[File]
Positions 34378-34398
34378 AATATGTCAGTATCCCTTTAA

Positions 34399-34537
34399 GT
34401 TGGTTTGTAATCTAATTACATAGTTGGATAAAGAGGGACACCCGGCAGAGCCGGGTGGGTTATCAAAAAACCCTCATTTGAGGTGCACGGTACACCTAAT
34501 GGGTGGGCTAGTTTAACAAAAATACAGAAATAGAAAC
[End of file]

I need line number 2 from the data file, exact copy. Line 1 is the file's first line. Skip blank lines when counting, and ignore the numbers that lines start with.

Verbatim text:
34378 AATATGTCAGTATCCCTTTAA